Things to do on Holidays in Nurnberg Germany

Nurnberg is the second largest city, after Munich, in the region of Bavaria, Germany. It has a population of nearly 3.5 million and is the fourth largest city in the country with respect to population. The city had significant value during the Nazi regime of the 1903s and 1940s, as well hosting the famous Nurnberg Trials. Nurnberg is also well-known for its Gothic architecture, and its blend of medieval and modern culture.

Instructions

  • 1

    Visit the Altstadt (Old Town), which is located in the centre of the city. The old town is one of the prime attractions of the city, as it provides an opportunity to get familiar with the history and culture of the region. The city held great importance during the Nazi regime, and its influence can be observed in the Altstadt.

    Image Courtesy: tripadvisor.com

  • 2

    The one particular thing to visit in the Altstadt is the Nurnberg Castle. The Castle was built in the late 15th century, and is located in the northwest of the Old Town. The castle served as a grain house in the past, but now it's a hostel for the young people. The castle is a five-cornered tower circled by strong city walls that were used to protect the attackers and infiltrators. The castle is one of those historic sites that are still currently in use by the local populace, and it's definitely among the sites to visit.

  • 3

    Apart from the historic buildings and its affiliation with the Nazi regime, the city of Nurnberg is also famous for its Gingerbread. The bakeries are filled with the smell of freshly baked sweet ginger-flavoured bread. Help yourself with a taste of the local confectionery.

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    The Germanisches Nationalmuseum is one of the largest museum of arts and crafts in the country, and exhibits a variety of specimens. The Museum is considered to be of great significance by the local populace, and is a popular tourist destination from people all across the country.

  • 5

    Treat yourself with a fine dining experience at the Bratwursthausle, which is located in the centre of the old city. The restaurant is well-known for the local specialties such as roasted sausages, and boosts setting the standards for that throughout the region.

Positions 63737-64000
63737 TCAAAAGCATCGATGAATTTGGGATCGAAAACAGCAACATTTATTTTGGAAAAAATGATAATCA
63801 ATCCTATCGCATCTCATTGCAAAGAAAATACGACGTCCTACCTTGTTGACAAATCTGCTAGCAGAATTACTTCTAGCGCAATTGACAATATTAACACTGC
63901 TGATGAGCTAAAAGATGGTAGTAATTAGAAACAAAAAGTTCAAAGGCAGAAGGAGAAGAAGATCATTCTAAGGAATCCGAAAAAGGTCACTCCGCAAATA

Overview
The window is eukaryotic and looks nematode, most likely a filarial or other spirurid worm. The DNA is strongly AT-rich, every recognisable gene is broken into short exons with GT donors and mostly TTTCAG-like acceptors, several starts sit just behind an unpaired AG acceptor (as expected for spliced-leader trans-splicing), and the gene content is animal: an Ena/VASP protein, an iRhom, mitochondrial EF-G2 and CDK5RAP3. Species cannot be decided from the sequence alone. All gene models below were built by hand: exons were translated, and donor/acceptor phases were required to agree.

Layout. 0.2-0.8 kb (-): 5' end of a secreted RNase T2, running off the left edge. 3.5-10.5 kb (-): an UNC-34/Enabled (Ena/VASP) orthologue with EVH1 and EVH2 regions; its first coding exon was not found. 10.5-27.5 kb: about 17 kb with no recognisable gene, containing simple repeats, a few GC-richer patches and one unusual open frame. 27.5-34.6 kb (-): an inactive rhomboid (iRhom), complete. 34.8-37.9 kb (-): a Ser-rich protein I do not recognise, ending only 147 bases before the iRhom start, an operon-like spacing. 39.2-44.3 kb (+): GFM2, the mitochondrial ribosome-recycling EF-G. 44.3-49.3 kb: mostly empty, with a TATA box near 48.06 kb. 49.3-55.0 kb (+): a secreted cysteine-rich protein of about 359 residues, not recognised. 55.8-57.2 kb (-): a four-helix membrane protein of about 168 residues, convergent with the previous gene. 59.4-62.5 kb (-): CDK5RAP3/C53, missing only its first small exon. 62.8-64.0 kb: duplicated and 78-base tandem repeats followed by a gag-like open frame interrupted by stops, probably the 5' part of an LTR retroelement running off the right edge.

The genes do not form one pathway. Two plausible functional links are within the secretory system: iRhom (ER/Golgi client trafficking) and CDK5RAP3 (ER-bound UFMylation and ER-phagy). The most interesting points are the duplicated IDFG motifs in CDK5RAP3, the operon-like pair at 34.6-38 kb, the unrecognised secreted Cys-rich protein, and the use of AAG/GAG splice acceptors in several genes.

• 6

    The town had great importance during the Nazi regime, one that's scene in the region's culture and buildings. The Nazi Party Rally Grounds, also known as the Reichsparteitagsgelände are located in the city. The Party used to organize their annual rallies here, and the town quickly rose to prominence as a centre of the regime's propaganda. If you're interested in history, and particularly Europe's, in that case you should try and pay a visit to the former meeting place.

  • 7

    After the fall of the Nazi regime, the Allies used the town's courthouse as the designated place for the hearings of the Nazi war-criminals. The tourists can visit the Courthouse that hosted the famous Nurnberg trials accompanied by a tour guide, and witness the site where more than 200 people were convicted of their crimes.

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    The city also has something to offer for the young ones, as its home to the German Toy Museum (Spielzeugmuseum). The Museum has a vivid collection of wooden and metal toys, as well as the modern toys and doll houses.

  • 9

    Nurnberg is also popular for its festivities and celebration. The city hosts several famous events including the Volksfest and the Altstadtfest. These festivals attract more than 2.5 million people combined every year, and are considered to one of the major attractions in the city.

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    The city is also home to the football club known as FC Nurnberg, which plays in the top tier of German football, Bundesliga. The club is over 100 years old, and has great value to the local people. You can watch them play their games at the easy Credit-Stadion. The stadium was also one of the venues for 2006 FIFA World Cup.

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